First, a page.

Nonetheless, a comprehensive evaluation of multiple recesses of all accessible peripheral joints may be overly time-consuming in clinical practice and in clinical trials. The present study aimed to investigate serial changes in synovitis activity at different joint levels using US assessment on RA patients receiving biological therapy and determine possible simplified methods of monitoring these patients and to search the lesser time consuming and can be used in clinical practice method.

Methods

Patients and methods

Patients with RA, based on the 1987 ACR criteria [10], who received biological therapy were prospectively recruited from the out-patient rheumatology clinic. The ethics committee of the institutional review board of the Chang Gung Memorial Hospital (CGMH) approved the study, which was conducted in accordance with the Declaration of Helsinki. This prospective cohort study enrolled patients with RA aged 20-70 years received TNF-α therapy approved by the Bureau of National Health Insurance (BNHI)’. Patients with other systemic illnesses or infections were excluded.

Clinical and laboratory assessment

Patient demographics were recorded on study entry. They were evaluated for disease activity according to the DAS28 criteria. Data on serum inflammatory markers (C-reactive protein level [CRP, reference range 0-0.5 mg/dl] and Erythrocyte sedimentation rate [ESR, reference range 10-20 mm/hour]) were obtained from laboratory tests performed on the day of the clinic visit.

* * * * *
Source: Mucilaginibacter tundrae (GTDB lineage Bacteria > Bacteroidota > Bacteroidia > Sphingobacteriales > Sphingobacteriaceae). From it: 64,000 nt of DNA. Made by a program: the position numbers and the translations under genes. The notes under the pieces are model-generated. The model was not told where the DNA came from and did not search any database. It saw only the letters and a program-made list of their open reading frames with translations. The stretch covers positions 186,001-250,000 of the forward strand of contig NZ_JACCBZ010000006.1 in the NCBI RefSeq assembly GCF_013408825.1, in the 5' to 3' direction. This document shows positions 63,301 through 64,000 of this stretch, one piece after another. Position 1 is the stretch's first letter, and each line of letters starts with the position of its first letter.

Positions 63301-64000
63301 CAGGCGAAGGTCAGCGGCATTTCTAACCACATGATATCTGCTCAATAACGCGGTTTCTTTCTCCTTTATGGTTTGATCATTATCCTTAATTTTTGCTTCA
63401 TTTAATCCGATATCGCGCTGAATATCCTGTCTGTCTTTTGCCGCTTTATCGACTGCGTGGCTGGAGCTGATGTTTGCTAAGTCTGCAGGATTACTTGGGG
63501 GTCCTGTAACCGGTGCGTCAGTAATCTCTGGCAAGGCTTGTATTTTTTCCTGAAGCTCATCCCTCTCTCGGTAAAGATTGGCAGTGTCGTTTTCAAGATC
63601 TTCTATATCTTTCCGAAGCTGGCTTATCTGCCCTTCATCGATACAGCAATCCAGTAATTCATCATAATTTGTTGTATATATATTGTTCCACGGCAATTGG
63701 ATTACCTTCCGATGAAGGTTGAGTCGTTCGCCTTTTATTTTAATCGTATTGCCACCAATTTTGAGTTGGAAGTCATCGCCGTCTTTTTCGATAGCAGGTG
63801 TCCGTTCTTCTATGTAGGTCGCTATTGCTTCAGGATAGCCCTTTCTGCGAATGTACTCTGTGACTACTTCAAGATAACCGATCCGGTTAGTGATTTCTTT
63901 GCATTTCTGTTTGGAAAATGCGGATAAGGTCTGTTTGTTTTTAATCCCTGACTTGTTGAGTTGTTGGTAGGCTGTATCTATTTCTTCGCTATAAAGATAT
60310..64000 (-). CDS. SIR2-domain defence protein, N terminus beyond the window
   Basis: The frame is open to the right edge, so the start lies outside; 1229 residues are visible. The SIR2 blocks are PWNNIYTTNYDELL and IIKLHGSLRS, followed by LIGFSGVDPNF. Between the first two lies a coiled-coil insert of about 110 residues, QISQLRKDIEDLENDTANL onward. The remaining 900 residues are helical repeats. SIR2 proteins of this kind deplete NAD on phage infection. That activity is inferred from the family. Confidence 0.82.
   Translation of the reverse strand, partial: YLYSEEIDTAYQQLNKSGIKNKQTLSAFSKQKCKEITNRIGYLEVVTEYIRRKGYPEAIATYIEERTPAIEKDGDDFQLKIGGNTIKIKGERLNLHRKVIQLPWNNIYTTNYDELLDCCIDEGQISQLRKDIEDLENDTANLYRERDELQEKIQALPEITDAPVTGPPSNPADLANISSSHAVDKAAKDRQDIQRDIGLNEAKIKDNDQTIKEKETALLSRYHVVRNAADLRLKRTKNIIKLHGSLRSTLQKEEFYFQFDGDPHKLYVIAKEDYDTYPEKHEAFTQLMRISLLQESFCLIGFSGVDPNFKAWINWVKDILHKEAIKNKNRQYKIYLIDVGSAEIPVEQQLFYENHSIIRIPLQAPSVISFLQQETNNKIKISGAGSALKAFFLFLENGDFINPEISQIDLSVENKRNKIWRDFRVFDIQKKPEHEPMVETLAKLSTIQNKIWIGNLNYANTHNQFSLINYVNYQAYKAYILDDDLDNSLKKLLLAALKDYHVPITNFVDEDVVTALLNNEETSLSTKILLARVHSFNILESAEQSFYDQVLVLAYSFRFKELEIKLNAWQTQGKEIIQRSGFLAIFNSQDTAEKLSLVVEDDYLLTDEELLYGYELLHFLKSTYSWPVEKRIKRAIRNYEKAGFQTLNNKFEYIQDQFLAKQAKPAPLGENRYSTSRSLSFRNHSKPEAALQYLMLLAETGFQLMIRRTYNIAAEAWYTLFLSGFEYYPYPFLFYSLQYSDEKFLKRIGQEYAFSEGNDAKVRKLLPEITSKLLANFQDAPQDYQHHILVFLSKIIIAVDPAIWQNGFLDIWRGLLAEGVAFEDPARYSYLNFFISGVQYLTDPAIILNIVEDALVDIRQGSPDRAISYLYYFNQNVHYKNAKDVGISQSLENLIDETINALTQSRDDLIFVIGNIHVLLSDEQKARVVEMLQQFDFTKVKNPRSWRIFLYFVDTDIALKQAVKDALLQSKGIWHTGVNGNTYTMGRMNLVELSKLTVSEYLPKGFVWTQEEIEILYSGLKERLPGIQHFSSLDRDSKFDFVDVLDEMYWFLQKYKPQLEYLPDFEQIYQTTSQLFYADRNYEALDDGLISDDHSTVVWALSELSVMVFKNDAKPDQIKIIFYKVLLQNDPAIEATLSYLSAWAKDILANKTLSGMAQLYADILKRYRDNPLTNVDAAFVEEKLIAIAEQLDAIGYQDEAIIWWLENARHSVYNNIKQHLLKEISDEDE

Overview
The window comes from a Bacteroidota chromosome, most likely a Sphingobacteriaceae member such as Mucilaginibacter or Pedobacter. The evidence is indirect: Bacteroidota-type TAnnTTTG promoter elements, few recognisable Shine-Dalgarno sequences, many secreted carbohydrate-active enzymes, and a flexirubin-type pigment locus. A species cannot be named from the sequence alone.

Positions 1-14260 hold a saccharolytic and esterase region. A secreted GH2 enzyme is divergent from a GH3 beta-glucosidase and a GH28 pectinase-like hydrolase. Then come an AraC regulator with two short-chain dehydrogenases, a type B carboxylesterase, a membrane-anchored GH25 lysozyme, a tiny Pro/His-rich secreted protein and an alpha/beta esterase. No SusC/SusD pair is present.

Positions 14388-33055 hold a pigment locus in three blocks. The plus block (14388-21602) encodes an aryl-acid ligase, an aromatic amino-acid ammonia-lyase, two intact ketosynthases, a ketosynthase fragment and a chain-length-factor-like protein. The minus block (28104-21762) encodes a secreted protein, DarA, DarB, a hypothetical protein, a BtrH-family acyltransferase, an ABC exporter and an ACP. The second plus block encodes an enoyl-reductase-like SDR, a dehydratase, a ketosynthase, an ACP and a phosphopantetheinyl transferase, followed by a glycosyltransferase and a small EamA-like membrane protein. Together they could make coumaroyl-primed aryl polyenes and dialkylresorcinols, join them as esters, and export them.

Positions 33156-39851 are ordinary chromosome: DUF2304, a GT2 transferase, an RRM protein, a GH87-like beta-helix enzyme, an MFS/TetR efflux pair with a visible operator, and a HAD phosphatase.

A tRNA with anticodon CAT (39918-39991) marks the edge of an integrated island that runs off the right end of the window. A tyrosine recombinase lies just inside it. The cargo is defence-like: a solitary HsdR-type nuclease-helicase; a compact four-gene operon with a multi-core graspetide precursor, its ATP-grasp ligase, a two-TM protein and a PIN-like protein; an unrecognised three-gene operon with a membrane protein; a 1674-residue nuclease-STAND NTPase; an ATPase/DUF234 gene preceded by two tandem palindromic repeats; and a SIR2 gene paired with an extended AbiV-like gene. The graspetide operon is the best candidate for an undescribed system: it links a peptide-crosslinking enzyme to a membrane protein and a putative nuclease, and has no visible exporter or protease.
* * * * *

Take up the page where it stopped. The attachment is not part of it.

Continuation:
Ultrasonographic assessment

On the day of the clinic visit, each patient underwent a B-mode and PD assessment by a rheumatologist experienced in musculoskeletal US but blinded to the clinical, laboratory, and radiographic data. To reduce the possibility of bias, the patients were asked not to talk about their clinical data to the US examiner. The level of darkness in the examination room was maximized.

The US assessment included 24 synovial sites in 12 joints: elbow (anterior and posterior recesses), wrist (dorsal and carpal recesses), second and third MCP (dorsal and palmar sides), knee (supra-patellar and lateral para-patellar recesses), and ankle (anterior, medial, and lateral tibio-talar recesses). These joints and synovial sites were chosen from the simplified 12-joint score previously described by Naredo et al. [11]. The presence of synovitis was assessed by greyscale synovitis (synovial hypertrophy) and PD within each joint.

Greyscale (GS) synovitis was graded 0-3 based on the system of Szkudlarek and colleagues [12], re-classifying the equivocal “minimal” thickening grade as normal: grade 0, normal; grade 1, synovial thickening bulging over the line linking the tops of the peri-articular bones; grade 2, grade 1 plus extension to 1 bone diaphysis; and grade 3, grade 1 plus extension to both bone diaphyses.